I don't think this is correct.  First off, if you've ever seen the mint in operation, I don't know how these errors could be created, as the diameter of a dollar is larger than a cent, so it wouldn't be possible for the larger coin to fit in the collar and be struck.  I could see a cent struck by a larger press, but not this the other way around.  In actual operation these coins are all fed into enormous bags (these aren't the typical $1,000 face bags of quarters or dimes, these are pallet sized industrial bags) and there is no one standing there authorizing the release of each coin, it's an industrial process.  Errors happen frequently (though they might only be one in a million coins, that's thousands of errors per year, are all of those counterfeits?  A coin struck twice, is that a counterfeit?  The answer is no.  If they got released, they were released, they are legal tender by their very definition, these were not produced to be illicit $1.01 coins so they could get the extra penny, they were released as dollar coins with bad quality.  If the employee stole them and sold them as "errors" then it's a stolen property issue, not a counterfeiting issue.  By process such errors should be identified before release and destroyed, but that process is not 100%, so some eventually make it out.  I have a 1974 cent that weighs 2.5 grams and was likely struck on a foreign planchet, is that a counterfeit?  I got it in circulation and am pretty sure it was produced at the mint, but it's not to mint specifications for that year.  

And the argument about you and me breaking into the mint is ludicrous on its face, but to play along, if we arranged for them to leave the mint, we would likely be in violation of mint procedures, and would be fired.  If we absconded with the coins and sold them, it would be a simple case of stolen property, not counterfeiting.  The Mint is not in the business of producing error coins, as such the production of error coins cannot be counterfeiting.

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On 12/13/2020 at 6:42 PM, MAULEMALL said:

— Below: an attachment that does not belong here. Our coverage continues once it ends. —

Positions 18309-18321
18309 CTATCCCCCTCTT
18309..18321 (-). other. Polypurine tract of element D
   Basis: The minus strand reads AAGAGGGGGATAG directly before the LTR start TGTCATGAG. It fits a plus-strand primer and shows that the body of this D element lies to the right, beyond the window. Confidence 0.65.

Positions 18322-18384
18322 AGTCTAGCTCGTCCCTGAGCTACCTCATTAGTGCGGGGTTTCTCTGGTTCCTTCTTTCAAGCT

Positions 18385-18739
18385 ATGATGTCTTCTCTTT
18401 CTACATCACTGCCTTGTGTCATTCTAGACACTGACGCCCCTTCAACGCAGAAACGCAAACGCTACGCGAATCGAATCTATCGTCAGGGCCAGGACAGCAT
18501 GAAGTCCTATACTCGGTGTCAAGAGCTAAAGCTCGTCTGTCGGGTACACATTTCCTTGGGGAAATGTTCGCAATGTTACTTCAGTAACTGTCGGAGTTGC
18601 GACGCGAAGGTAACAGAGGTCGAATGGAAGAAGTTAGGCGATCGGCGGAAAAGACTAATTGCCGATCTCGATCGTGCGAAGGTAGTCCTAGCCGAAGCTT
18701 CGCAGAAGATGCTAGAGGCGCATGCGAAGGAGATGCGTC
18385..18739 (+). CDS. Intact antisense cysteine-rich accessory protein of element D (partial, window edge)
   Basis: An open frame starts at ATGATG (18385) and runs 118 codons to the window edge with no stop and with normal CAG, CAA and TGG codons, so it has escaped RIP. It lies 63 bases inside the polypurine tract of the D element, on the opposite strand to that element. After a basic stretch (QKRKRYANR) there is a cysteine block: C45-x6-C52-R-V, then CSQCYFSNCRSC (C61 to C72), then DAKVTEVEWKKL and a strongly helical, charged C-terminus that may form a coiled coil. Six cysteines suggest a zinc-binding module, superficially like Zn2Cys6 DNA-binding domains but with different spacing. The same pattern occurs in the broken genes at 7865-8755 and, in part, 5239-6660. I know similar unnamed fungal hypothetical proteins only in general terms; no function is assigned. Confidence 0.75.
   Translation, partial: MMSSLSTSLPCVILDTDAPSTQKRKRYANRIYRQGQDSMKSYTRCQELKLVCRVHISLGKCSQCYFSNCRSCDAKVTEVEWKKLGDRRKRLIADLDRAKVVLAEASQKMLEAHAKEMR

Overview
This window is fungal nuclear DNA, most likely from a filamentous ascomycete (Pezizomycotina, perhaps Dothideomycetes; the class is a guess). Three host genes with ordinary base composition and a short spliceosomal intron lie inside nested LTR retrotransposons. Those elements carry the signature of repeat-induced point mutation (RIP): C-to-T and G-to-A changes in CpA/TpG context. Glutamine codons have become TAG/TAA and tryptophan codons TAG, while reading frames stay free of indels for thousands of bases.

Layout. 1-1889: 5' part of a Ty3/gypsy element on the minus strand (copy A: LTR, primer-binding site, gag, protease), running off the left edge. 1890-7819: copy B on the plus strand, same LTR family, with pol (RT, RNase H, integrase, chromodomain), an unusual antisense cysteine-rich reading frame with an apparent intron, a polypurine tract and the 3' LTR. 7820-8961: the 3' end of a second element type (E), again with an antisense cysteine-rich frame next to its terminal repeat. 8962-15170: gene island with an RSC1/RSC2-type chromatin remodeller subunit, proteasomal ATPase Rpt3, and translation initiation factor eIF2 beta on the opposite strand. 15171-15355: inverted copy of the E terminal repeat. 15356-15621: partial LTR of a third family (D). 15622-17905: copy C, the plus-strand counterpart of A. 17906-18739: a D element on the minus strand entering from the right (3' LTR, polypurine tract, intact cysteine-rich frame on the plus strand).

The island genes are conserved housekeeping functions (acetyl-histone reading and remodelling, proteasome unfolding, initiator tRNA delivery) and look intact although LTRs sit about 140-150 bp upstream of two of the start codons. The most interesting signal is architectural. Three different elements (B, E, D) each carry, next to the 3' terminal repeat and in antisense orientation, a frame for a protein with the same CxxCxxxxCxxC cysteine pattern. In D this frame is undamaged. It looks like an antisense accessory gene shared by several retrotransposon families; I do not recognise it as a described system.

I won my case that I brought before the court. Not the government. Me, Mr private citizen.

Respectfully, yes, you Mr. private citizen, won before a "state" court.  The matter Prof. Hill has the admirable audacity to address has the potential to trigger the full weight, power, prestige and infinite time and resources of the United States Government.  I was going to suggest sending a policy-before-politics-type like VKurtB down for a fireside chat after the change in Administration,  but this is no time for levity.  Sorry, but errors and me just don't mix. I don't understand all the minimization and resistance engaged in by spectators. I stand behind Prof. Hill 100%. We have enough garbage in circulation out there as it is.  If what Prof. Hill has brought to light is true, it needs to be nipped in the bud.  And where does the ANA stand on this???

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2 hours ago, jtryka said:

I don't think this is correct.  First off, if you've ever seen the mint in operation, I don't know how these errors could be created,....  ...these aren't the typical $1,000 face bags of quarters or dimes, these are pallet sized industrial bags) and there is no one standing there authorizing the release of each coin....  ....that's thousands of errors per year, are all of those counterfeits?  A coin struck twice, is that a counterfeit? ...... The Mint is not in the business of producing error coins, as such the production of error coins cannot be counterfeiting.